G20 summit: much consensus, few tangible measures
At their video summit on the weekend, the leaders of the major industrialized and emerging countries committed to intensified cooperation in the fight against the Covid crisis and - with the exception of US President Donald Trump - to joint climate protection efforts. However, observers criticise a dearth of concrete concepts for tackling the challenges.
Yes there are problems - and now?
The summit did not make any progress on urgent global issues such as the fair distribution of a Covid-19 vaccine, El País laments:
“Several participants repeatedly stressed the need for the Covid-19 vaccine to be available in all corners of the planet and not just in countries that can afford mass purchases. The WHO must play a key role in the global strategy against the pandemic, as Ursula von der Leyen rightly argued. ... Donald Trump's systematic denigration of the organisation has done nothing to help a battle that should be conducted rationally and globally. But apart from the identification of the problem and standard expressions of good will, this G20 summit has not produced any tangible solutions.”
A very subdued summit
Some leaders will have been glad not to have to travel to Riyadh, Deutschlandfunk suspects:
“Shaking hands with King Salman would have led to discussions and unpleasant images in view of the regime's human rights violations. The murder of the journalist Khashoggi is no doubt something the international community would prefer to forget, and this is especially easy at a video summit. At least, thanks to coronavirus, Saudi Arabia was deprived of the chance to present itself as a generous host on the international stage. When Vice Chancellor Olaf Scholz invokes the spirit of multilateral cooperation today, one can only hope that next year, under Italy's presidency, many things will change for the better and that the global public will actually feel that a G20 summit has taken place!”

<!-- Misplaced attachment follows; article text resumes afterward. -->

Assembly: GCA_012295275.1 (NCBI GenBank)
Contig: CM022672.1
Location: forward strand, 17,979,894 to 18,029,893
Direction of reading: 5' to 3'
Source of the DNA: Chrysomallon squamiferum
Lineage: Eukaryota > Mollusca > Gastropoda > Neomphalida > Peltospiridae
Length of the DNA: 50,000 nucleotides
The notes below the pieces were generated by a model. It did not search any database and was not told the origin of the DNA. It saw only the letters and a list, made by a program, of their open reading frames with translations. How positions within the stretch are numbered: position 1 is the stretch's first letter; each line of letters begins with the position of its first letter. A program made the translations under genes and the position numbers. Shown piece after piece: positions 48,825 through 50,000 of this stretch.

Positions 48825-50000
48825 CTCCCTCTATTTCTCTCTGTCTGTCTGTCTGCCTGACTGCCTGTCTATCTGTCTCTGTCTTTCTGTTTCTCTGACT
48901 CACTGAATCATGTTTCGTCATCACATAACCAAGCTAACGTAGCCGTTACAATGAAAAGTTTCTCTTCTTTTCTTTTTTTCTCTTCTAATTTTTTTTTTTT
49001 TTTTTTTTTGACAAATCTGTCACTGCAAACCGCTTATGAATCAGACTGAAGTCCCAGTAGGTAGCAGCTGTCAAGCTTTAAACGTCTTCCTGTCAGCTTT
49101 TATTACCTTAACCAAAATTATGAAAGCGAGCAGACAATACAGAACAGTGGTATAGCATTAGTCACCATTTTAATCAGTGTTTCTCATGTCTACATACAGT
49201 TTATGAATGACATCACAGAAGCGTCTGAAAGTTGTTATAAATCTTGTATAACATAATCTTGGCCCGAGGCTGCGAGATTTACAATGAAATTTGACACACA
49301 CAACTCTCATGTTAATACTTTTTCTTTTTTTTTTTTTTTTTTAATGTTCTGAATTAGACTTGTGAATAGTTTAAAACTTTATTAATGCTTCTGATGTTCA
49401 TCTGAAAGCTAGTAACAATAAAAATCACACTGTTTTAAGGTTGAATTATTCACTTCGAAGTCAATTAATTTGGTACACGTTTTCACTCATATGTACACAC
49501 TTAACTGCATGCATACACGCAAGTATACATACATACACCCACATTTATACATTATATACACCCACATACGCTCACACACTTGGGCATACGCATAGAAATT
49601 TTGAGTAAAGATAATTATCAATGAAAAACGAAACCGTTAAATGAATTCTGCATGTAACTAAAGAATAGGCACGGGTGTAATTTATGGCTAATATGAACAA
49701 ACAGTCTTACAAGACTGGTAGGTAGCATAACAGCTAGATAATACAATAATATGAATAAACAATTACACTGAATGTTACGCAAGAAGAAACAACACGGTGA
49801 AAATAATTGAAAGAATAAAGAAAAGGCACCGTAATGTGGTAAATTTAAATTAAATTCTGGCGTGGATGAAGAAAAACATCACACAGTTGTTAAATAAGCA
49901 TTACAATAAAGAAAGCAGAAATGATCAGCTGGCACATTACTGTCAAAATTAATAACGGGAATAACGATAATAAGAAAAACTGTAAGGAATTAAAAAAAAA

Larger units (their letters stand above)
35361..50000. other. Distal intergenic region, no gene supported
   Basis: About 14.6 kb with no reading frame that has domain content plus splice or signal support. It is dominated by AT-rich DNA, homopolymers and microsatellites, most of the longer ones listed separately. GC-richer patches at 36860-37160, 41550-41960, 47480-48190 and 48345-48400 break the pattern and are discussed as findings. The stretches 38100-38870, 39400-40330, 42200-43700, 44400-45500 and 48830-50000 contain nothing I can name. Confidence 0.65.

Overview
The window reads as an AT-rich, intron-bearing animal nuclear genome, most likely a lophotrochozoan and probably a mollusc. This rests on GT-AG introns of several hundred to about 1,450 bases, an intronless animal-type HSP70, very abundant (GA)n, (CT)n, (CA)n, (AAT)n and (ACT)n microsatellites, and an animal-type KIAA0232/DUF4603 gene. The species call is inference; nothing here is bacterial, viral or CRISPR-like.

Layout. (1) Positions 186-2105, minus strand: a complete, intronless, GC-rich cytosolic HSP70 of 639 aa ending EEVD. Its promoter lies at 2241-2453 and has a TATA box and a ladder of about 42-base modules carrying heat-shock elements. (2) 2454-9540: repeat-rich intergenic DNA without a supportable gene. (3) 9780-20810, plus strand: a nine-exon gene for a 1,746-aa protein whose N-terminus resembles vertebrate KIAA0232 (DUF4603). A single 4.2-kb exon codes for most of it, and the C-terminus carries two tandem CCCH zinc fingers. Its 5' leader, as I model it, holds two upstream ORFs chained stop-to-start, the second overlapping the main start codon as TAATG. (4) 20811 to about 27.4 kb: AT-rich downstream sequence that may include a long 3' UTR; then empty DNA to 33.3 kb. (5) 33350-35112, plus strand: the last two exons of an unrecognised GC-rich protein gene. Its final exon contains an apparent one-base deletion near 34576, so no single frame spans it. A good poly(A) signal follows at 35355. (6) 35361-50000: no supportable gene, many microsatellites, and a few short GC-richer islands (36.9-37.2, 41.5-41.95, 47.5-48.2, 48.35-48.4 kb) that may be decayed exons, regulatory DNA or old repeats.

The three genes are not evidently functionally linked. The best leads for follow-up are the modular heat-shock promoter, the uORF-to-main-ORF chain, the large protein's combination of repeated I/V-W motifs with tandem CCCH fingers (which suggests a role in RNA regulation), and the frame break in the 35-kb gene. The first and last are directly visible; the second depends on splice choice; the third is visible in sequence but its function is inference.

The best idea came from the wrong participant
An interesting initiative that could get international travel back on its feet is likely to fail for unsound reasons, Ria Novosti laments:
“The creation of an internationally accepted 'digital voucher' certifying that a tourist, diplomat or business traveler is healthy and can cross borders that are closed due to the virus quarantine-free is a good idea. But its chances of being put into practice are minimal for the time being, even though this measure is needed immediately and would be relatively easy to implement. It will not be introduced above all because it is a proposal put forward by President Xi. And for image reasons, Western leaders can't accept anything that Beijing proposes - especially not if the proposal demonstrates the high level of development of Chinese IT.”
The world is becoming more cooperative
In Adevărul, analyst Cristian Unteanu refers to the declaration of the G20 states to work together for fair distribution of affordable coronavirus vaccines and sees this as a good sign for future global cooperation:
“Apart from Donald Trump, the world leaders seem to believe that from now on they will be forced to find formulas for broader and deeper cooperation that transcends the boundaries of outdated political ideologies. ... This is precisely the new ideological line: it proclaims the dawn of the next era of human development, which will be anything but easy and pleasant, as with all adventures that no one could have foreseen. ... The final declaration shows that the leaders are trying to break out of the party ideologies that still dominate the debates in individual countries.”